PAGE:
Rock of Ages- Monumental Greed

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Rock of Ages

Now that it is a publicly-traded company, it would seem that the Rock of Ages monument folks have abandoned their Vermont heritage and are opting for the ways of the money-hungry city-slickers. Their advice to the dealers they sell to: Set your prices at four times the cost. That's a 400% mark-up! The Rock is also purchasing retail outlets (but the name stays the same). I guess we can be pretty sure that prices there will carry the hefty mark-up, too.

How hefty will the mark up be? One "floating price" tactic suggested to dealers by a Rock staffer: Tell the consumer looking at a flat marker (these are roughly one foot by two feet) that the price is $1,000—because many people will actually pay that much not knowing any better. If the consumer complains, admit this was "top-of-the-line" and show them another one, mentioning a lesser price. (Wholesale cost for both markers: $58 before lettering.) This is a major reason why the FTC should require that monument dealers have a printed price list to give out.

A word to the wise consumer: If you are not already doing comparison shopping before purchasing a marker or monument, you'd better plan to from now on, if you're a frugal shopper. And it's a mistake to think a marker will be cheaper through the cemeteries. Sometimes those prices are set considerably higher, assuming that you'll gladly pay more for the one-stop convenience. Oh, yes, if the sales person tells you that their cheaper stones are "factory seconds," ask him/her to show you where the flaws are. Likely the only "flaw" is no Rock of Ages seal mark that cranks up the price. Other granite from the same city's quarries can be had for a lot less, and you can't tell the difference—even they can't, nine times out of ten.

The Rock salesmen are MUCH too eager to wait for you to find them, however. Taking a tip from the Fuller Brush and Watkins folks, they're now poised to go door-to-door. . . but not just any door. As soon as the obituary appears, brace yourself. As the salesman pulls up and gets out of the car, you can expect to hear the car door SLAMMED shut. He (and they're mostly men) will glance up at your window, expecting to see you peeking out. Even if he can't see you behind the curtains, he'll wave to let you THINK he's seen you. (There's a better chance you'll open the door if you think he knows that there's someone at home—whether you're in the mood for company or not.)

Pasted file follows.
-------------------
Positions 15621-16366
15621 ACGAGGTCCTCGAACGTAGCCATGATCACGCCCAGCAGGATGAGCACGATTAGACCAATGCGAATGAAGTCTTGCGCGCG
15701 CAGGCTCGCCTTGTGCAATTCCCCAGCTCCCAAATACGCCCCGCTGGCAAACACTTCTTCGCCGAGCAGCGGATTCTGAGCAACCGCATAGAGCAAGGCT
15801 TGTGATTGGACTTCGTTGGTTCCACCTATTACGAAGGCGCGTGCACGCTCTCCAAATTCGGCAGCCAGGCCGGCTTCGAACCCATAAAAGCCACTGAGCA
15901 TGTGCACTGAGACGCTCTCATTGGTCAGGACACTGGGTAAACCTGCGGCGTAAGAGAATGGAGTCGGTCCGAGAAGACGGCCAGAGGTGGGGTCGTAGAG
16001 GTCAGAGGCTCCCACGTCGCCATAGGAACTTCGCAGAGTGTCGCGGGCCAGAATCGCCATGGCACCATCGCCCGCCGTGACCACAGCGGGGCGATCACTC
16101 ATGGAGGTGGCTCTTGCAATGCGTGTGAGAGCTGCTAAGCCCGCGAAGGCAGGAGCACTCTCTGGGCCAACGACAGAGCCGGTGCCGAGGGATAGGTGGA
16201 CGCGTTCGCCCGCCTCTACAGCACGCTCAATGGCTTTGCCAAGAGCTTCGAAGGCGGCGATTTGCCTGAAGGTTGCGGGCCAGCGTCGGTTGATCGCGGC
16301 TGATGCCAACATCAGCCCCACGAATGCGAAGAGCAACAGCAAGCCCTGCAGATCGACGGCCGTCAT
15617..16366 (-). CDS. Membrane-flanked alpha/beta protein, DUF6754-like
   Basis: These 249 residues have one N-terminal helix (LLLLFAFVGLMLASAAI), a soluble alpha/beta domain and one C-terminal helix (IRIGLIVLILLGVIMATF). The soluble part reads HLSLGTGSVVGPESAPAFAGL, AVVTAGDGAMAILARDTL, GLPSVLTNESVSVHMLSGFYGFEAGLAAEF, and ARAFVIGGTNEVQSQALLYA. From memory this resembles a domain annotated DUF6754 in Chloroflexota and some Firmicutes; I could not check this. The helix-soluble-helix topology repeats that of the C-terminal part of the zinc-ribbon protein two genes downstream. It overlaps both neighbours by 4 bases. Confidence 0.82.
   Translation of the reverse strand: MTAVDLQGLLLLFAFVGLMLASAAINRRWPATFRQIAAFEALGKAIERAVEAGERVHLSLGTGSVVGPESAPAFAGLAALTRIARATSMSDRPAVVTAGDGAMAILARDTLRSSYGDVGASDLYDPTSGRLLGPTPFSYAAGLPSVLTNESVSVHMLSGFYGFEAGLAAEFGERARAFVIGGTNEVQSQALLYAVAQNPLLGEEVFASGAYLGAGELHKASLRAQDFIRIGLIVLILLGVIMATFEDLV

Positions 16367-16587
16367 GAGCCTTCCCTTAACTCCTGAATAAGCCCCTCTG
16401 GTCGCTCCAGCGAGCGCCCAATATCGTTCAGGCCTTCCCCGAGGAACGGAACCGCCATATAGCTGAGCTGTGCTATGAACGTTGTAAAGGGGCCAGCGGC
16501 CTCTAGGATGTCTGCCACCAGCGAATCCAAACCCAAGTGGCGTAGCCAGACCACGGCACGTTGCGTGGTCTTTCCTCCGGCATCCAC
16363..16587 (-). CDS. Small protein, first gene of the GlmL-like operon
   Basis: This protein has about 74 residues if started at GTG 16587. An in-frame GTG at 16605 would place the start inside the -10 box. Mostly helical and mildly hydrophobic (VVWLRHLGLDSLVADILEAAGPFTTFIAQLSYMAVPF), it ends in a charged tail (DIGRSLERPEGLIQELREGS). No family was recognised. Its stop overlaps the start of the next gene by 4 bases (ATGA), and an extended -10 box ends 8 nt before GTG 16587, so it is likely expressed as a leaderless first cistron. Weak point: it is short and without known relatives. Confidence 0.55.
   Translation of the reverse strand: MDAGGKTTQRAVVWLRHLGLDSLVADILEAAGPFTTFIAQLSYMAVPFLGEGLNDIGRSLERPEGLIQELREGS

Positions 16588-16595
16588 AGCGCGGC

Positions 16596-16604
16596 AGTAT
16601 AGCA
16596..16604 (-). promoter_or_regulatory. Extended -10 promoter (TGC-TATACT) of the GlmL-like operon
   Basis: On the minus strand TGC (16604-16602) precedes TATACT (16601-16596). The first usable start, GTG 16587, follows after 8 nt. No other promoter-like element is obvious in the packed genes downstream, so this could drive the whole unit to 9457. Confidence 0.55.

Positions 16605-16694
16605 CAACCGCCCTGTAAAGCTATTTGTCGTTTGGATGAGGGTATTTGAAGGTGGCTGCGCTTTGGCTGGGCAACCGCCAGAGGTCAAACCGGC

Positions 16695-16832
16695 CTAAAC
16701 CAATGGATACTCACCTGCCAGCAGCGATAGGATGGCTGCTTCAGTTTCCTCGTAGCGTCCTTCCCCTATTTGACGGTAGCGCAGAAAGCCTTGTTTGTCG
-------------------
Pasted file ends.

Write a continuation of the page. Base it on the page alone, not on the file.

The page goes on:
So you want to just say "no"? That's not so easy. The fella will insist on leaving you some material. Fumbling with his briefcase, he'll ask if he can step inside for a minute so he can set it down. Now watch this next trick. Bending over his brief case: "Oh, my aching back. It's killing me. Can I sit down for a minute?" Now he's not only managed to get inside, he's sitting down in one of your chairs or on the couch.

Want to rush him back out the door? Watch the sleight-of-hand that comes next. He'll put down an expensive pen as he reaches for the various materials he's going to give you. But you know what? The pen will be left on the table or cushion or floor. Because, after all, that gives him an excuse to get back in your door—two hours later being the suggested waiting time to retrieve "the valuable pen my wife gave me for our anniversary" or some such excuse.

Well, I have a cleft I'd suggest for his pen the next time.

 


Shopping hint: Go to one of the internet search engines and type in "monument." You'll get some state parks, but you'll get on-line monument dealers, too. Many of them list prices on their web site and are willing to ship anywhere in the country.
 

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